Blade Runner 2019

This is when and where the classic 1982 film Blade Runner takes place

It is November 2019. This is when the classic 1982 film Blade Runner takes place.

This is the time that director Ridley Scott had envisaged in which law enforcement officers would be flying through dark and rainy Los Angeles in vehicles called “spinners”. It is now that we would send artificial human beings to do our dirty work in off-world colonies, and if they dared set foot on our filthy home planet, they would be summarily “retired”. Passers-by would barely budge when someone is shot in a crowded street.

I saw Blade Runner when it first came to the big screen in 1982, and during at least one more screening thereafter. I had a copy on VHS (possibly a “TV Broadcast” version with less nudity), and I have the “Director’s Cut” on DVD.

Blade Runner left a lasting impression.

At first it was the set design and overall bleak atmosphere which struck a particular chord.

There's beauty in analogue ugliness

Over the years I’ve begun to appreciate the subtleties and symbolism of the animals and the origami figures, all the while trying to find additional clues whether it wasn’t Gaff who was the titular “Blade Runner” while Deckard was, in fact, just a pawn and the unaccounted-for sixth escaped replicant. As it turns out, that idea was based a simple goof by the film makers — but one that had pundits spin the wildest of theories.

Blade Runner doesn’t pit man against machine; instead, it asks the fundamental question what it means to be human.

Where does humanity begin? What are its minimum system requirements? Are we defined by our recollections of the past or our actions in the present? Are we human because we have memories, or because we have empathy? Is the creation greater than its creator? Questions, indeed.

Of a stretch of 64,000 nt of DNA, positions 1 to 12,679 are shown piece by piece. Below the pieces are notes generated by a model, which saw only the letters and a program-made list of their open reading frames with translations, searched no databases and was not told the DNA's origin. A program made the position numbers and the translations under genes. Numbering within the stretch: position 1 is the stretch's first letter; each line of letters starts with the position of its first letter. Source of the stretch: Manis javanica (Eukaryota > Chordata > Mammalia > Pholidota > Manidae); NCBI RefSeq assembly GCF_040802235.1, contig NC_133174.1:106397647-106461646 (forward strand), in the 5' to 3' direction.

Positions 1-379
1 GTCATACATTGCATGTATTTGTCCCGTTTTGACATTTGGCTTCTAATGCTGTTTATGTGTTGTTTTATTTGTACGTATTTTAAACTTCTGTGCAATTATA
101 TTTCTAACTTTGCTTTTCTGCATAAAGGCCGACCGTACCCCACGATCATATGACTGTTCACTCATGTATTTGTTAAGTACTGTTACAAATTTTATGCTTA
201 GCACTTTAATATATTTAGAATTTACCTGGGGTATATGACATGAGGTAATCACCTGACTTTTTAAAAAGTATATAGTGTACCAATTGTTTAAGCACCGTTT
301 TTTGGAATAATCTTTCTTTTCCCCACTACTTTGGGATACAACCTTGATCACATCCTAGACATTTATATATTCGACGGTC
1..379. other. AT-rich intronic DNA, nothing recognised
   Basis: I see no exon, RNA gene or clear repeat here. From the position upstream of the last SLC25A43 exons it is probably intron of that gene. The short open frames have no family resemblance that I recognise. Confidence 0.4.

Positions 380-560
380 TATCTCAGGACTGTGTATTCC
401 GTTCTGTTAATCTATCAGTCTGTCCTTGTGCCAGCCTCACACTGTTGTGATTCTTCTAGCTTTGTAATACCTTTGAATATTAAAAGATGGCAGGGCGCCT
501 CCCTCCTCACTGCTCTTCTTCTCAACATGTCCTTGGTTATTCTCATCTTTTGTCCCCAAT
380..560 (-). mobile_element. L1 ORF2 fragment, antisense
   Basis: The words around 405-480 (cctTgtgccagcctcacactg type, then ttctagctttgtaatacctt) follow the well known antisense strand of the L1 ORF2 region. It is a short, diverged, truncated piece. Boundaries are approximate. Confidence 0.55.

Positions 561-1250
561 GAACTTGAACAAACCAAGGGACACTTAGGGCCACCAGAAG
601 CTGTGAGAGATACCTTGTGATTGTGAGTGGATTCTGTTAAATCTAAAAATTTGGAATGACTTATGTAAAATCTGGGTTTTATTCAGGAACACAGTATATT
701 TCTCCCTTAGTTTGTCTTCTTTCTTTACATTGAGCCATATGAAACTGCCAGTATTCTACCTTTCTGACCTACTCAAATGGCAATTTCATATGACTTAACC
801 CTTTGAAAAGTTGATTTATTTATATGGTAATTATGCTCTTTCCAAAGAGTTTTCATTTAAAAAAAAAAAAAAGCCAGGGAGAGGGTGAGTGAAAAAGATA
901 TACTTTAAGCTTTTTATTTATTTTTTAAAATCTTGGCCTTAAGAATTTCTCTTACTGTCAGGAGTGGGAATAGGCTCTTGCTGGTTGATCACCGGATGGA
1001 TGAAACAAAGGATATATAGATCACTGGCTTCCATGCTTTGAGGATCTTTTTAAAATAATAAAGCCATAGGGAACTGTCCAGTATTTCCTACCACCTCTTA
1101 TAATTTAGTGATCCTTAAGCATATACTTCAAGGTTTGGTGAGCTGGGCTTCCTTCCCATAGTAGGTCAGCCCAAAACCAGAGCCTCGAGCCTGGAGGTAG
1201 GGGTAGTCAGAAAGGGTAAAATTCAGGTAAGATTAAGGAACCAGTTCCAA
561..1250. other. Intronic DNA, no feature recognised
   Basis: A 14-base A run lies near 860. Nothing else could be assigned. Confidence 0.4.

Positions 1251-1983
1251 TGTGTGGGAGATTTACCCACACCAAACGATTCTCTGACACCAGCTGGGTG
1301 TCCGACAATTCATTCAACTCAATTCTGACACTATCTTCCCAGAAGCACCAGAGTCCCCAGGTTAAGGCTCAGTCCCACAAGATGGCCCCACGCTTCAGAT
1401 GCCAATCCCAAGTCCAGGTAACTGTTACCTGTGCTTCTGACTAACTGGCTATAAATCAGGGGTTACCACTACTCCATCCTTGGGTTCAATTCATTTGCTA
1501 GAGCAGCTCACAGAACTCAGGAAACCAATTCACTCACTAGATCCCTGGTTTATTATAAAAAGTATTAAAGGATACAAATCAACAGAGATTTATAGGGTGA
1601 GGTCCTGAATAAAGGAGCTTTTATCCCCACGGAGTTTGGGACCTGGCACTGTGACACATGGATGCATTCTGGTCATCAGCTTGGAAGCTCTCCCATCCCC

For over three decades I’ve wondered what the year 2019 would really be like.

[…] since the original film came out, the future imagined by Ridley Scott, designer Syd Mead and the film’s creators hasn’t come to pass in quite the form they imagined. We don’t have flying cars or human-like robots, but at the same time, their imagined future doesn’t have the internet and smartphones. So according to [Blade Runner 2049 director] Villeneuve, the sequel takes place not in our future, but in an alternate future extrapolating upon the world seen in the original film. That’s why there are no iPhones, but there are adverts for defunct companies like Pan Am and Atari.

That said, as of this month, Blade Runner is no longer a science fiction film noir.

Blade Runner has become a moody detective story about a gumshoe tracking down a group of murderous illegal immigrants. That’s it! That’s the plot in a nutshell.

Oh, and one of them saves his life. He also falls in love with a girl with fake memories.

It is these last two points which elevate the story toward philosophical greatness; and while they aren’t explicitly addressed in the film itself, they’ve laid the groundwork for much, much cause for debate and further expansions by way of official as well as fan fiction, theories, art, and a sequel. One might even give the story a socio-political spin by imagining skinjobs akin to black people in white-majority America. Their basic wish is to be free to have their own dreams and aspirations while all they have are false memories and the very human desire for longevity. Even androids fear death.

In the original book, Do Androids Dream Of Electric Sheep, author Philip K. Dick explicitly linked the use of artificial humans to slavery, while the description of a female replicant as “a basic pleasure model” raises questions about consent.

Unfortunately, Mr Dick never got to see the completed film: he died a few months short of its June 1982 release.

I, conversely, finally saw the “Final Cut” during a special cinema screening two weeks ago.

While the lustre of the previous versions had faded substantially over the last few years, this completed and remastered version, with its subtle additions and minor corrections was an absolute delight to revisit (again) in 4K and in Dolby Atmos. I need to own a copy!

In another cruel twist, Rutger Hauer didn’t live to see the real moment of his signature role’s demise. He passed away earlier this year at the age of 75.

Time to die. Art by Pete Norris, www.artstation.com/artwork/96W1y

RIP, Roy Batty. You were “more human than human” after all.

All images and scans by hmvhDOTnet unless indicated otherwise.

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